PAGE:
Mersin CityLab
a collaborative planning space
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City Game



Mersin Citylab partners aim to introduce an interactive urban planning method by using Play the City’s City Gaming Method. Collaborative game session will support developing local urban development visions and focus on key projects supporting these visions, while creating and managing a public debate and decision-making process that involves a full range of parties - from children to academics, and from local politicians to cultural organizations and the professional planning office of the local governments.

City Gaming as a Backbone for the Toroslar Citylab

Mersin CityLab aims to practice a collaborative city planning method within an existing planning regime where top-down practices prevail. It will become the space for thinking and strategizing city futures by formal and informal actors of city development. By joining Play the City’s City Gaming sessions, involved parties will be able to collectively exchange knowledge and mature a Circular Manifesto [a long term vision] throughout 2019. With every game iteration, a new set of research, experts and actor set will meet to synthesize knowledge and ideas for circular development of Toroslar. These interactive, strategic meetings will be accompanied with hands-on workshops [short term direct actions]. Content generated collectively is reported in this website systematically and will feed the evolving content of the Circular Manifesto.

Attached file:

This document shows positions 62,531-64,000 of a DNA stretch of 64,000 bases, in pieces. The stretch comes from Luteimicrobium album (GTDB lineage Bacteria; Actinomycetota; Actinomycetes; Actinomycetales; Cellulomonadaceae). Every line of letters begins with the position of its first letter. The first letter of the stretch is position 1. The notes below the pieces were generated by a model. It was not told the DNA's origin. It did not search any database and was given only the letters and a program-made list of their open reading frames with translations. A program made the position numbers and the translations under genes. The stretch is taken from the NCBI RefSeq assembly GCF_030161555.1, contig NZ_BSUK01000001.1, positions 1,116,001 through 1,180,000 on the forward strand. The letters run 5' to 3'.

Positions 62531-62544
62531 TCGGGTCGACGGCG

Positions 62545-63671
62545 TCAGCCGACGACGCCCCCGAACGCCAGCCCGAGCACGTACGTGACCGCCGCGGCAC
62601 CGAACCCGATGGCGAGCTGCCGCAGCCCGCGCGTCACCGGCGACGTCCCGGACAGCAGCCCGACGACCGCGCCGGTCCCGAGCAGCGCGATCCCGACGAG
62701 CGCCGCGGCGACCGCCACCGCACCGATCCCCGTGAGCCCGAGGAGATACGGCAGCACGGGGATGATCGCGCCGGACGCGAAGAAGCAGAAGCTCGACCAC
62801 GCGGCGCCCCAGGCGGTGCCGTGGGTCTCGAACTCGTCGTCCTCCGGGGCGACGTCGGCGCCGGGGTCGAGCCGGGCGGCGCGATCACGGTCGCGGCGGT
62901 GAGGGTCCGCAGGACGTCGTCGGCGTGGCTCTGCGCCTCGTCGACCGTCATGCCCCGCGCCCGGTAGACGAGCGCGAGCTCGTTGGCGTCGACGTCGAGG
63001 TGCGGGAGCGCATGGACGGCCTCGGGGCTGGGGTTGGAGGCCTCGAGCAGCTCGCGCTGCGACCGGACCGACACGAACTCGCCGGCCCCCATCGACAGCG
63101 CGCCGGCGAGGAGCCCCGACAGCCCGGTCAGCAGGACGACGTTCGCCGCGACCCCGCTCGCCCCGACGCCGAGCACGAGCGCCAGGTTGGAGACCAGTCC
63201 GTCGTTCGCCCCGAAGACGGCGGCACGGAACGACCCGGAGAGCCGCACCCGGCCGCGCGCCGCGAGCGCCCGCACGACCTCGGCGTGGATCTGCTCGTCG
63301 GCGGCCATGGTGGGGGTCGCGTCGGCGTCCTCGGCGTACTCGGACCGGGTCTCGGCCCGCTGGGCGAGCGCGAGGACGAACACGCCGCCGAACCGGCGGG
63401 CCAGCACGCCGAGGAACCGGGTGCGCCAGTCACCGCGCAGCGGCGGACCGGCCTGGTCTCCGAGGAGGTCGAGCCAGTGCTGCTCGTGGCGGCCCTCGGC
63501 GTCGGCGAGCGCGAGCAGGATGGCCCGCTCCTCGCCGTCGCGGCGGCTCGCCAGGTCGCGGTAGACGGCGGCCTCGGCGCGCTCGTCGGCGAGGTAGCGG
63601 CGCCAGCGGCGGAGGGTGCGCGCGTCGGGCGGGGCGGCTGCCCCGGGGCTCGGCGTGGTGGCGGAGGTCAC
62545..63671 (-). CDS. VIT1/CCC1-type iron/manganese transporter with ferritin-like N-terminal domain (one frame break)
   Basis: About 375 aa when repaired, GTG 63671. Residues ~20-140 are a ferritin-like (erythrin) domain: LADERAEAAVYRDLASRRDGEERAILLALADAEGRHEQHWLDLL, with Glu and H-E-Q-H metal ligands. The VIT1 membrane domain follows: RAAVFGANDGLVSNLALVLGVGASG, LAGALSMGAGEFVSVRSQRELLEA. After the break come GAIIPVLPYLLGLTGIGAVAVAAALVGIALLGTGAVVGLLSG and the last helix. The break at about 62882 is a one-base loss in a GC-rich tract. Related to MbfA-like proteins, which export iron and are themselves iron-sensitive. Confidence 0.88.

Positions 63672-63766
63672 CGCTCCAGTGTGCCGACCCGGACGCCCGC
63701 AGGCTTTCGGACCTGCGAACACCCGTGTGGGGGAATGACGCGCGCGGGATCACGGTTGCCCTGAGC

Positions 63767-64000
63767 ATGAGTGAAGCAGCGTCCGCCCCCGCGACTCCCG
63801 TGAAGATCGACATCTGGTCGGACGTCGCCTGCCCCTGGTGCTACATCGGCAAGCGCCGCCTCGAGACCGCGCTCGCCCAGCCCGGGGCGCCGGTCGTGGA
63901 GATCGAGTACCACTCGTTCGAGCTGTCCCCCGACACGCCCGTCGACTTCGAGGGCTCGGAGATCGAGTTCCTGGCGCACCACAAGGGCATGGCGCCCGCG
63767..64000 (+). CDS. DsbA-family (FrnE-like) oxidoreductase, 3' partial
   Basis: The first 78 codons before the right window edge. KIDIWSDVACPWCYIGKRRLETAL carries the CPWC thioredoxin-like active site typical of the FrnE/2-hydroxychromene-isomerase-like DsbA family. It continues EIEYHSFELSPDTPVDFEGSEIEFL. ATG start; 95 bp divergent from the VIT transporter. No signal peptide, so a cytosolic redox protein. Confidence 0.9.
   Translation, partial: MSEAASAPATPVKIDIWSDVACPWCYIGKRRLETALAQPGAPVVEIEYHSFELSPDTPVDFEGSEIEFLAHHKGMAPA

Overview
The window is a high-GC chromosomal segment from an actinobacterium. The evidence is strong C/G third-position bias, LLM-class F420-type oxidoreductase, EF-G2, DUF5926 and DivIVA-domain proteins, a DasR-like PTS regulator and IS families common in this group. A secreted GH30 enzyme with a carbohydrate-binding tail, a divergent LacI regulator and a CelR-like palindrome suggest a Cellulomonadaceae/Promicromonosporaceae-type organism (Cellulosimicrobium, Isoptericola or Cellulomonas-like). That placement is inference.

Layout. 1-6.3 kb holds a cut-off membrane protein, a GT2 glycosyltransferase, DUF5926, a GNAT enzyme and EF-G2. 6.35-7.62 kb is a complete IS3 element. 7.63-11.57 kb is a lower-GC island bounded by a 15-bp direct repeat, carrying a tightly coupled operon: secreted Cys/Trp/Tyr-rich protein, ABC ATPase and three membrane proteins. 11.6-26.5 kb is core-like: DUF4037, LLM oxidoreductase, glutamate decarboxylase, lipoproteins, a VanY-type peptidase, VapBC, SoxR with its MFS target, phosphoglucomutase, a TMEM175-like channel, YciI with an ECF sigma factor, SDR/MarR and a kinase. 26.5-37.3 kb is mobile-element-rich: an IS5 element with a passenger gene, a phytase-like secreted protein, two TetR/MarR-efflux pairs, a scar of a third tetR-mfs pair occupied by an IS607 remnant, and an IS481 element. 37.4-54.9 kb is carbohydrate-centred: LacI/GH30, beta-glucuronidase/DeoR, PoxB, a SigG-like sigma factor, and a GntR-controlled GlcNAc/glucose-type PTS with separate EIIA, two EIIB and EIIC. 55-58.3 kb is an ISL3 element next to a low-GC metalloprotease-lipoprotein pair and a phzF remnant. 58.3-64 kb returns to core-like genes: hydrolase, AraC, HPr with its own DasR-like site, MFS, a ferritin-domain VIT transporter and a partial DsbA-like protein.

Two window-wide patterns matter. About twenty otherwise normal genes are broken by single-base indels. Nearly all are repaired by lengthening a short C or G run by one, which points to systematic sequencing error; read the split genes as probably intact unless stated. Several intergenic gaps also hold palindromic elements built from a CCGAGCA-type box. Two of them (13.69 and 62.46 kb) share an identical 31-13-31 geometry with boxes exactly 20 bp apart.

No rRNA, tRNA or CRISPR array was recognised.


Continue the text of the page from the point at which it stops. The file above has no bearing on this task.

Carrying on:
Circular thinking is a systemic approach which asks for integrated debates on urban development including flows of energy, water, materials and people. The city game is built based on this holistic idea. New game iterations will bring in specialized input on mobility, water, urban agriculture and local economy. Focused sessions will ensure a new sets of residents, experts, activist groups and companies present around the table each time. Mersin University and participating municipalities will provide the local knowledge on micro-economical processes, relevant sites to urban agriculture and urban ecology, mobility routes and spaces for different modalities, waterways and waste flows, and population and demographical data. We expect each game iteration to bring local experts from the city [local and metropolitan municipalities] and university as well as Dutch circularity experts with active NGO’s and citizen groups on the particular topic.

Mersin CityLab’s approach for an inclusive and sustainable city

Both inclusivity and sustainability are widely used subjects open to various interpretations. Often enough, there is confusion rather than clarity when cities, initiatives or projects claim these principles. Thus being aware of the context we are working in, we take a moderate stance. Instead of claiming terms as inclusivity or participation, we choose facilitating an open dialogue and shared knowledge amongst stakeholders and citizens who feel responsible for the future of their city. Instead of promising a more sustainable Toroslar, we choose a very concrete approach to study cycles as water, food and to demonstrate tangible outcomes to transform the community in the long run. Perceiving the city as a continuous flow of humans, water, materials and food might support an alternative stance to urban transformation sensitive to natural values. Furthermore, we believe an integrated understanding is required here: there is no circular city development without collaboration. This is exactly why the Citylab chooses to work with low threshold multiplayer interface of city gaming to moderate conversations on urban transformation.